By Prof. Eyal Zisser

The cease-fire in southern Syria went into effect Sunday, and it seems all sides involved in the fighting there are taking care to ensure it stays in place. The trickle of errant shells into Israeli territory has come to a halt, and a deceptive silence has returned to the Golan Heights border.

The agreement is part of a process led by Russia and the United States to stifle the flames of war in Syria and possibly bring an end to the fighting there. Within this framework, the Russians, along with Turkey and Iran, and now Jordan and the U.S. — and apparently Israel as well — are acting to establish four de-escalation zones, which will serve as a de facto partition of Syria between Syrian President Bashar Assad and his rivals.

Alongside the 25% of Syria that Assad still controls, in which around three-quarters of the population live, four rebel-controlled zones will be established, under Turkish and Jordanian influence. These zones — in Syria’s north, in the center, near Damascus, and in the south — may be under Russian and American influence in the future.

American and Russian military officials met in Amman in recent weeks to delineate the demarcation and separation lines between the area in southern Syria that is to remain under the control of the regime and the areas, including near the border with Israel, where rebel control will be maintained. Once these points were agreed, it was possible to laud the accomplishment and announce the cease-fire, in the hope that this time the players will find it difficult to violate the agreement in an effort to improve their positions, as they did in previous instances.

The big winner in this Russian-led process is, of course, Assad. He has been assured he will remain in power, and the American threat to his rule, if such a threat ever really existed in the first place, has been removed from the agenda. The rebels, too, have something to gain from the arrangement, since in the short run, it will provide an end to the Russian-Iranian-Syrian pressure cooker that had pushed them ever closer to almost-certain defeat. For the rebels, this is a short-term achievement, but for Assad, the deal offers the necessary breathing room to — when the time comes — renew fighting and regain control of Syria.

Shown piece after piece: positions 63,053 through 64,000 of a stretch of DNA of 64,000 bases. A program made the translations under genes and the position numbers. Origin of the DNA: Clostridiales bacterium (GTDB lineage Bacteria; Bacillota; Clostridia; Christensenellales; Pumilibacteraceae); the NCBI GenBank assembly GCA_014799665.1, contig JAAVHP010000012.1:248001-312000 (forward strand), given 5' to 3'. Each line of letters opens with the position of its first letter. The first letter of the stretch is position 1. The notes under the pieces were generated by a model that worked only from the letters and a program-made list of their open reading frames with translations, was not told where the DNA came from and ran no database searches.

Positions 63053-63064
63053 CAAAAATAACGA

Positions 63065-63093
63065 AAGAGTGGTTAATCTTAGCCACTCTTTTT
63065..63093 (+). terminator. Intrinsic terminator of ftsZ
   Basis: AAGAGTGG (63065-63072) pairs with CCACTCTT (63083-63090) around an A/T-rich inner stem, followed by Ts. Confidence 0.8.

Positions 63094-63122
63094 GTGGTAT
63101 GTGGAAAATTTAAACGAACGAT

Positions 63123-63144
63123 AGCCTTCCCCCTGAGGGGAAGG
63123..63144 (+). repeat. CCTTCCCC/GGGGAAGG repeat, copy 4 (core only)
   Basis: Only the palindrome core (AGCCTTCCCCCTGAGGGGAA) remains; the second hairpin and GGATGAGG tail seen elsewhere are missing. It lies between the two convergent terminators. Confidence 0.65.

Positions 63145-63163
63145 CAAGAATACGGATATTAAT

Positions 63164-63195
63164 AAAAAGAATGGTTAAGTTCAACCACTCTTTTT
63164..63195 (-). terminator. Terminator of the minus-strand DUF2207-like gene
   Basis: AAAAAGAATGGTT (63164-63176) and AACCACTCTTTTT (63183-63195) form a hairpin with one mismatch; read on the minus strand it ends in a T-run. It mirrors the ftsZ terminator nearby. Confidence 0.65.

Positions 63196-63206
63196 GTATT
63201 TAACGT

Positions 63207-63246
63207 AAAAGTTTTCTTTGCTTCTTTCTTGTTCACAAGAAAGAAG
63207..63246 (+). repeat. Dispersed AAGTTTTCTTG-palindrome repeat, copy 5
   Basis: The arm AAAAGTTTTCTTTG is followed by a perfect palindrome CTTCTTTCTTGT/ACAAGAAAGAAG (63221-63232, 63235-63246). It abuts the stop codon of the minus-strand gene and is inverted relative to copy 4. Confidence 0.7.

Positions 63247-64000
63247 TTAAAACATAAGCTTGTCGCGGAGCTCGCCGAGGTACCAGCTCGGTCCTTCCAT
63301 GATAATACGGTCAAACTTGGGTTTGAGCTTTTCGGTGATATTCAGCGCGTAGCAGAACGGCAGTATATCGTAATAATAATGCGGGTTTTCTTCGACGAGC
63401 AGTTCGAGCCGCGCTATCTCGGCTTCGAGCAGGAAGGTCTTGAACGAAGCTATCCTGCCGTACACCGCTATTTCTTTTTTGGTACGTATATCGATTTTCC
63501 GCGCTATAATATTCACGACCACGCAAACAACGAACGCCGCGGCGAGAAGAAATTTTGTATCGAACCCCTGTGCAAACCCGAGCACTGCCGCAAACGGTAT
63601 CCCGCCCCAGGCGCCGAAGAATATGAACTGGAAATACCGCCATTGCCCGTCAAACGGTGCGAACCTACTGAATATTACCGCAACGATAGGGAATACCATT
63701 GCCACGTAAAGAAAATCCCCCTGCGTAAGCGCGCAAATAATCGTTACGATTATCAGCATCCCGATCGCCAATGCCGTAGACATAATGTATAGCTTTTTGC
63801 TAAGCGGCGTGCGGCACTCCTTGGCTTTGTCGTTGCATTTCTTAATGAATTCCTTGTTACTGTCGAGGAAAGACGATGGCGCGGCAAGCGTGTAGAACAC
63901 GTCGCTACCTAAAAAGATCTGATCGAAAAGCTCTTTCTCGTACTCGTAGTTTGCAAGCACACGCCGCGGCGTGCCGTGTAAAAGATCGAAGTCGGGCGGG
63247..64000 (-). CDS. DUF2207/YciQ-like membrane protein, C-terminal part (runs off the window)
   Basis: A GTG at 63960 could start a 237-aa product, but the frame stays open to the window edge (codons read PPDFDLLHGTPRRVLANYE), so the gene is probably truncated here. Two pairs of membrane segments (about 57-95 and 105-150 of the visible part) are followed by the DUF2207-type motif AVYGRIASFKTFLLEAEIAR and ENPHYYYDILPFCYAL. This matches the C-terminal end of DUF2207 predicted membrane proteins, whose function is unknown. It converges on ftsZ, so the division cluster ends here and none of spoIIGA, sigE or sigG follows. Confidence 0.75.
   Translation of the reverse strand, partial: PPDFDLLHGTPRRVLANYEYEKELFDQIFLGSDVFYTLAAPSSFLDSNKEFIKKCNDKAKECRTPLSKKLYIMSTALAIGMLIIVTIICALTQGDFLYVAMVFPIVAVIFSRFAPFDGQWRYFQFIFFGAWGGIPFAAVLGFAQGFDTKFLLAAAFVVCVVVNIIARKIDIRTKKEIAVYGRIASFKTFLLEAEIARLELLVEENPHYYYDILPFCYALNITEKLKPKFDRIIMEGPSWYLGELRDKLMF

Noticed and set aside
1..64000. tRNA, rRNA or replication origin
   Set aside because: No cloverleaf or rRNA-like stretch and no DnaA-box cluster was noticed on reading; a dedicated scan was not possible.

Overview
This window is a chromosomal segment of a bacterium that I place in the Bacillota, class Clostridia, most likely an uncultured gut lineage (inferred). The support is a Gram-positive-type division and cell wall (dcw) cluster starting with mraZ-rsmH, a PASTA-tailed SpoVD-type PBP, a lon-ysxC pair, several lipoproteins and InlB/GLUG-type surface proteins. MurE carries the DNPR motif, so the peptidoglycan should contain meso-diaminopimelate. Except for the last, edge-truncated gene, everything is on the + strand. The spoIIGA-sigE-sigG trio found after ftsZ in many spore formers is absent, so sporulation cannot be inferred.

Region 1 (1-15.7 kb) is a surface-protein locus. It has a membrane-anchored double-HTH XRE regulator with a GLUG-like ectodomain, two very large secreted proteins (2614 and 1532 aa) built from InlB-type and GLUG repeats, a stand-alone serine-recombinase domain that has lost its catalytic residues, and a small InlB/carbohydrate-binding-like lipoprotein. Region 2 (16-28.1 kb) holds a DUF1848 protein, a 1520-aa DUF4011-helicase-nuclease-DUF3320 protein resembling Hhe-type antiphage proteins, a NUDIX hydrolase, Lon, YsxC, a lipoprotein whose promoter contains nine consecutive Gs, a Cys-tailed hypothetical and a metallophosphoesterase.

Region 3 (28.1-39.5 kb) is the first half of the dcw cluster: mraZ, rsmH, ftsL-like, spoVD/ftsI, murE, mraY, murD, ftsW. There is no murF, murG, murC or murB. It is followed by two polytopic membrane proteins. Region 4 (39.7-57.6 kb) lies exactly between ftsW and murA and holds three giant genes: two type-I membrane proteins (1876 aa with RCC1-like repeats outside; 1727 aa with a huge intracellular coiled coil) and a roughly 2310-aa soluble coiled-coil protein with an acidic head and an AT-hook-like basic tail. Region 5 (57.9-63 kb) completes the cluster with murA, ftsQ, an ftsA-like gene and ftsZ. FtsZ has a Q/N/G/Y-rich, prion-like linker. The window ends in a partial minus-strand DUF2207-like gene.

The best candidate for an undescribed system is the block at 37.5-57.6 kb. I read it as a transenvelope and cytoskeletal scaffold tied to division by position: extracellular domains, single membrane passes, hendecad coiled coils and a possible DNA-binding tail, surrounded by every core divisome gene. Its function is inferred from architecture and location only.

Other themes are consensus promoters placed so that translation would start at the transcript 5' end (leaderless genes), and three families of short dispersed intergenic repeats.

Another winner is Russian President Vladmir Putin, who with Washington’s blessing has turned Russia into a kingmaker in Syria. The Americans, on the other hand, are still focused on the fight against Islamic State and have no strategy or plan of action for the future of Syria, and certainly not for the south of the country that borders Israel and Jordan.

On the same day the armistice was declared in southern Syria, the world learned that after eight long months of fighting, Mosul in Iraq had been captured by the Iraqi Army, three years after Islamic State captured the city and marked the establishment of a caliphate over large areas of Syria and Iraq.

While the images out of Mosul have shown Iraqi Prime Minister Haider al-Abadi surrounded by his fighters, in the coming days, we will be exposed to other images — those of Shiite militiamen supported by Iran and Iranian commanders celebrating amidst what remains of the city. Through these images, we will learn who the real winner is in the game being played in both war-torn countries.

Israel has repeatedly underscored its red lines regarding an Iranian presence on the Golan Heights. But while Russia is attentive to Israel’s concerns, it will not be persuaded to disengage from Iran. The Russians, as well as Assad, need the Iranian forces to ensure Assad’s continuing rule in Syria. As a result, it is difficult to imagine how anyone could attempt to keep the Iranians out of Syria, let alone succeed.

The cease-fire on the Golan Heights and the establishment of a rebel-controlled buffer zone that serves to keep the Iranians away from the border with Israel and Jordan is without a doubt a significant tactical achievement. But it is a temporary achievement that does not change the big picture in Syria, which is being filled with the colors of Iran and the militias it supports. As in the case of the Hezbollah threat from Lebanon, Israel could discover that to distance this threat from the border fence, it will be forced to accept an Iranian presence in the heart of Syria, a presence that casts a shadow over the Golan Heights and beyond.